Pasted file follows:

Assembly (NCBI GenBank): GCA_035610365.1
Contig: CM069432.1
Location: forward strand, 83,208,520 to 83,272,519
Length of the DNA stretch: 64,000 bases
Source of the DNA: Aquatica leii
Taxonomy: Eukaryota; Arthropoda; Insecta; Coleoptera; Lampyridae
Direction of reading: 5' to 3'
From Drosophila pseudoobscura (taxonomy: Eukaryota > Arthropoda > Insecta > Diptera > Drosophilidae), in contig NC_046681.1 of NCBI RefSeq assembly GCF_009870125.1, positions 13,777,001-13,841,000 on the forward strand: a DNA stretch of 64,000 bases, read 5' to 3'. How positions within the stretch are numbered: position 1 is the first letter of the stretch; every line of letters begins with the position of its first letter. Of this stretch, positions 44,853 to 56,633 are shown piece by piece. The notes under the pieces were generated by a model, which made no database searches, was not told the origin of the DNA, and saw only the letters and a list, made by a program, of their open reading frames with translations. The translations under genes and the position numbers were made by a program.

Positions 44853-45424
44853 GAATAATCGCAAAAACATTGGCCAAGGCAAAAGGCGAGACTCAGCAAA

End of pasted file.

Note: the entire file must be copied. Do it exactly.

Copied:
Assembly (NCBI GenBank): GCA_035610365.1
Contig: CM069432.1
Location: forward strand, 83,208,520 to 83,272,519
Length of the DNA stretch: 64,000 bases
Source of the DNA: Aquatica leii
Taxonomy: Eukaryota; Arthropoda; Insecta; Coleoptera; Lampyridae
Direction of reading: 5' to 3'
From Drosophila pseudoobscura (taxonomy: Eukaryota > Arthropoda > Insecta > Diptera > Drosophilidae), in contig NC_046681.1 of NCBI RefSeq assembly GCF_009870125.1, positions 13,777,001-13,841,000 on the forward strand: a DNA stretch of 64,000 bases, read 5' to 3'. How positions within the stretch are numbered: position 1 is the first letter of the stretch; every line of letters begins with the position of its first letter. Of this stretch, positions 44,853 to 56,633 are shown piece by piece. The notes under the pieces were generated by a model, which made no database searches, was not told the origin of the DNA, and saw only the letters and a list, made by a program, of their open reading frames with translations. The translations under genes and the position numbers were made by a program.

Positions 44853-45424
44853 GAATAATCGCAAAAACATTGGCCAAGGCAAAAGGCGAGACTCAGCAAA